There’s an archetype of a hypercompetitove, successful businessperson. I’d expect this person to be kind of cut throat and brutally honest.
I’d also expect this person to be active on LinkedIn. (At least at one point in LinkedIn’s history).
So, why are ad hominem attacks so uncommon on LinkedIn… and much more common on basically every other social medium? It seems counterintuitive – someone active on LinkedIn has an incentive to bring down their competitors and all… and what better way to do that than through ad hominem attacks.
Ok, I’m being admittedly dense right now. But I can think of a few reasons why ad hominem attacks are so rare:
1. Reputation is more important on LinkedIn; so people play it safer
We like to think that we can be different people on different platforms. The person I am on LinkedIn is certainly different than the person I am on Snapchat. But on Snapchat, I don’t have as much to lose.
On LinkedIn, I’m much more risk averse. I play in the middle because alienating somebody potentially means losing business or not getting a job. There’s no reason to stick my neck out if I don’t think the upside is very high.
2. The market acts as an arbiter in disagreements; so there’s no need for nastiness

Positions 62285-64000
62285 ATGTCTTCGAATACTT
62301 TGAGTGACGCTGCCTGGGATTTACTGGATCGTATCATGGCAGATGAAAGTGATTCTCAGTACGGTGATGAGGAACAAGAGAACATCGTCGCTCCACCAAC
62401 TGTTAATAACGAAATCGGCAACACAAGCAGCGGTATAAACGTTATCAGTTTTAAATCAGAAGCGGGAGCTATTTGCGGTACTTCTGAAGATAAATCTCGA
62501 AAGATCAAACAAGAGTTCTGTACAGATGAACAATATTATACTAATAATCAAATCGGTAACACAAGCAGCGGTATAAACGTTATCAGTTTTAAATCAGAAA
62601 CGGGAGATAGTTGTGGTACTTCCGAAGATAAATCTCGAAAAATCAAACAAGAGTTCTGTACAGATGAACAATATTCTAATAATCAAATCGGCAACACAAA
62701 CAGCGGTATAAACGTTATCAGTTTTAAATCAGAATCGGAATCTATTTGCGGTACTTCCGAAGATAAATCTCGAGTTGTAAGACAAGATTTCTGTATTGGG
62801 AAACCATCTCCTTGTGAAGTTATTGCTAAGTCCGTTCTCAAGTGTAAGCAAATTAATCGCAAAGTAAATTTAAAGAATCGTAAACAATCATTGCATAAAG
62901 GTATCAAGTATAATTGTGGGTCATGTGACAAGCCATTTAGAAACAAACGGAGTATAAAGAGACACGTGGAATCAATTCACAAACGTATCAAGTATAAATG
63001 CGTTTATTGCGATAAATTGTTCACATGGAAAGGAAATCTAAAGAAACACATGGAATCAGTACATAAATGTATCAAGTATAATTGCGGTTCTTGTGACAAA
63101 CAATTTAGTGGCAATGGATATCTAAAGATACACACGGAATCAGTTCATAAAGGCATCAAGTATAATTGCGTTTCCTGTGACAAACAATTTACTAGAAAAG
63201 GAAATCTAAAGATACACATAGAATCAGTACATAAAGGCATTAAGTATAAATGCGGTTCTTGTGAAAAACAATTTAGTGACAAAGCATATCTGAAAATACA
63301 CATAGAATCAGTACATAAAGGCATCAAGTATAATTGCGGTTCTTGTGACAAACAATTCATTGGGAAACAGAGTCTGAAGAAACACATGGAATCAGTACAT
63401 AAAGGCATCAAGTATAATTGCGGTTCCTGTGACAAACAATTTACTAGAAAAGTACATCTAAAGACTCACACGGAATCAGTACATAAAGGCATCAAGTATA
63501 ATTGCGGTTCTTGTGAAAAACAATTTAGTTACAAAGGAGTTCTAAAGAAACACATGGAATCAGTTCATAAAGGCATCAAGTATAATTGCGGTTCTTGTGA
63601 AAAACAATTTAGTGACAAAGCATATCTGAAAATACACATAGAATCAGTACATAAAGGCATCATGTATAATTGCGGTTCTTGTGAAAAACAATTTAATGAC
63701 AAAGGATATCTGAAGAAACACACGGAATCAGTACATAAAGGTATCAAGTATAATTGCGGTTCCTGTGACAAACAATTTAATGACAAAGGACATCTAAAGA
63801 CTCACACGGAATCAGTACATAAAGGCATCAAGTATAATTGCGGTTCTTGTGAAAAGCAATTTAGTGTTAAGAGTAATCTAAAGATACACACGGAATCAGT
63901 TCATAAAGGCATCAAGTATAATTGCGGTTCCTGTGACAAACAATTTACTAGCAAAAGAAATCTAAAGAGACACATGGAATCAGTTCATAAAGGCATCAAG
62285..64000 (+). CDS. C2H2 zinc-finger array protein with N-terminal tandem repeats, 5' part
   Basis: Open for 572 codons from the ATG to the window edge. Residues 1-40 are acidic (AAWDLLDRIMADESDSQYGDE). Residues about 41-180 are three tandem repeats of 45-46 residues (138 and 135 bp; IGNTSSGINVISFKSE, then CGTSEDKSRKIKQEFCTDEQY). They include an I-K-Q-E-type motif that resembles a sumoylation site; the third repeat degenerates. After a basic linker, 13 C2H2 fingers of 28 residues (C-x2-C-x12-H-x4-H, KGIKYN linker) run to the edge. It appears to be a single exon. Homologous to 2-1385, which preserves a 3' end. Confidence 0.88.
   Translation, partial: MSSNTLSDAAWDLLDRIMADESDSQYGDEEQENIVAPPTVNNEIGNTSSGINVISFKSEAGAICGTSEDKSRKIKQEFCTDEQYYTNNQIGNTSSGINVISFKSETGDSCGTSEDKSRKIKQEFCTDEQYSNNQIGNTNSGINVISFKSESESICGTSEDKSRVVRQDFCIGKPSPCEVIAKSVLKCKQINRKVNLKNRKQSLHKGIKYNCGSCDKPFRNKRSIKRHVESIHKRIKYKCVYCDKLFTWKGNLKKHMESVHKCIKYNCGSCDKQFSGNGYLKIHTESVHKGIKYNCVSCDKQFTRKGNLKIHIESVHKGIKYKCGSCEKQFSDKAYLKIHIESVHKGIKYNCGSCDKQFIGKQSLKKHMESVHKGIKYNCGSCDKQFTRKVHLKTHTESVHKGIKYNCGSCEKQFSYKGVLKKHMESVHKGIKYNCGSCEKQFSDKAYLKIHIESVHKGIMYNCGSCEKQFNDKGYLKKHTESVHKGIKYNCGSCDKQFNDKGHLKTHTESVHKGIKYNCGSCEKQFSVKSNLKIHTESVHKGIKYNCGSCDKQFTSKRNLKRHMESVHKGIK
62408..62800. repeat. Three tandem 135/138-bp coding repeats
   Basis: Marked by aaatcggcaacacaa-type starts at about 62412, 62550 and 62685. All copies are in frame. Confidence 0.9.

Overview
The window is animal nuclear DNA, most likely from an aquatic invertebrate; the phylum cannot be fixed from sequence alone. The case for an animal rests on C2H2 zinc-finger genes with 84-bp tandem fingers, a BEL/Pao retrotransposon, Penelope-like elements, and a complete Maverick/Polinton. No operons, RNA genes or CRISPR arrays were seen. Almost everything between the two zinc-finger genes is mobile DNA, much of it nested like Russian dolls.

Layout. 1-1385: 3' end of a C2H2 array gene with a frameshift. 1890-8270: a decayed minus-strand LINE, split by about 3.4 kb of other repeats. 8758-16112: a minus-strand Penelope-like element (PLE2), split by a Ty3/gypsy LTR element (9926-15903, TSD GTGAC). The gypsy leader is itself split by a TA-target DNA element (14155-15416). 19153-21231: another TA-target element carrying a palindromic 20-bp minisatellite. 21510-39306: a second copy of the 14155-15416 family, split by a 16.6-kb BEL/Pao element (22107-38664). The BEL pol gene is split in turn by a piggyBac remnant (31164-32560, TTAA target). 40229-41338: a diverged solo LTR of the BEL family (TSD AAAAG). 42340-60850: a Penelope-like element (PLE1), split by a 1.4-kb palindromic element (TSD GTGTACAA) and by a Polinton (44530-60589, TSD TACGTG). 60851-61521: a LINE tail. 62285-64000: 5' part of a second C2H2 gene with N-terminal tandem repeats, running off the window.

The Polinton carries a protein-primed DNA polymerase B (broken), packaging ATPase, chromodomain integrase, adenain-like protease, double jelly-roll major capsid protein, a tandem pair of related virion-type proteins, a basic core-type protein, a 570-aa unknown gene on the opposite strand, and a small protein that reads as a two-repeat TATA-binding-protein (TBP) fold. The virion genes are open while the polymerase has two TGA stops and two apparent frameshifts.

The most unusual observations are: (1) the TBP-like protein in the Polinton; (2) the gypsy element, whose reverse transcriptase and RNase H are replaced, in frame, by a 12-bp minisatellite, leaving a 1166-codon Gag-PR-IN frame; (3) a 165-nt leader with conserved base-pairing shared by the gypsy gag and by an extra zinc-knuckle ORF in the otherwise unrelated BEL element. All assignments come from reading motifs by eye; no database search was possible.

Say I make a claim on LinkedIn that some new social media platform is going to blow up; everyone should advertise on it, invest in it, etc.
If you disagree with me, and are pretty confident, then who cares? There’s no sense in engaging in a debate with me if you know the market will punish me for being wrong. In fact, it’s probably in your best interest if I keep thinking I’m right — more money on the losing side of the bet for you to gain.
On the other social media platforms, though, the disagreements usually are not settled by a market arbiter. If I say, “the ACA is the worst piece of legislation ever.” Well, there’s nowhere for me to put my money where my mouth is. No obvious mechanism to tell me that I was right or wrong five years down the line. (People might disagree on that point, but realistically, five years from now Dems are going to say it was a success and GOPs are going to say it was a failure regardless of “objective” measures.)
So, my friends call me stupid until either I come around to their way of thinking or I leave the circle of friends who were calling me stupid.
In the end, I think it all comes down what each platform is trying to achieve. In a truly “social” platform, if the goal is to make friends, and from social groups, then those groups need a mechanism to weed out who should be members vs. not.
A business platform, though, people’s opinions don’t really matter all that much. I go on LinkedIn for new business opportunities … not to galvanize my social network.